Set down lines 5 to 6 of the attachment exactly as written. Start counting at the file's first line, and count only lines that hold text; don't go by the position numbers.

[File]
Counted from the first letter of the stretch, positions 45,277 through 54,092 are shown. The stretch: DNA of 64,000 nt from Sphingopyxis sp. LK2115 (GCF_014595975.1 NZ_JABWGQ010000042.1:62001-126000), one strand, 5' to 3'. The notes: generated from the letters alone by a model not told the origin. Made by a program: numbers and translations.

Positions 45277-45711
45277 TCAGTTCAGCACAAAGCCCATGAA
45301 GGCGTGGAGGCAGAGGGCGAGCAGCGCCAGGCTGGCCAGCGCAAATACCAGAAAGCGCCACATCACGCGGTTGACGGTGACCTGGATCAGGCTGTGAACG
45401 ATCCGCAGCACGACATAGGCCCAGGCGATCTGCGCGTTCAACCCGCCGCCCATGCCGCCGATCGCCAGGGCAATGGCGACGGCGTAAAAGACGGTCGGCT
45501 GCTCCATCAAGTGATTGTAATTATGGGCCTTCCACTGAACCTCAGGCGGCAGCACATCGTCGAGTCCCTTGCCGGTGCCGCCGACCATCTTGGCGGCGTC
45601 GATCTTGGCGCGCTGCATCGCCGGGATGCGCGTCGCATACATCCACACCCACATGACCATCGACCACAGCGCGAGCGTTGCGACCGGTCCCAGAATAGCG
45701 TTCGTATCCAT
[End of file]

45401 ATCCGCAGCACGACATAGGCCCAGGCGATCTGCGCGTTCAACCCGCCGCCCATGCCGCCGATCGCCAGGGCAATGGCGACGGCGTAAAAGACGGTCGGCT
45501 GCTCCATCAAGTGATTGTAATTATGGGCCTTCCACTGAACCTCAGGCGGCAGCACATCGTCGAGTCCCTTGCCGGTGCCGCCGACCATCTTGGCGGCGTC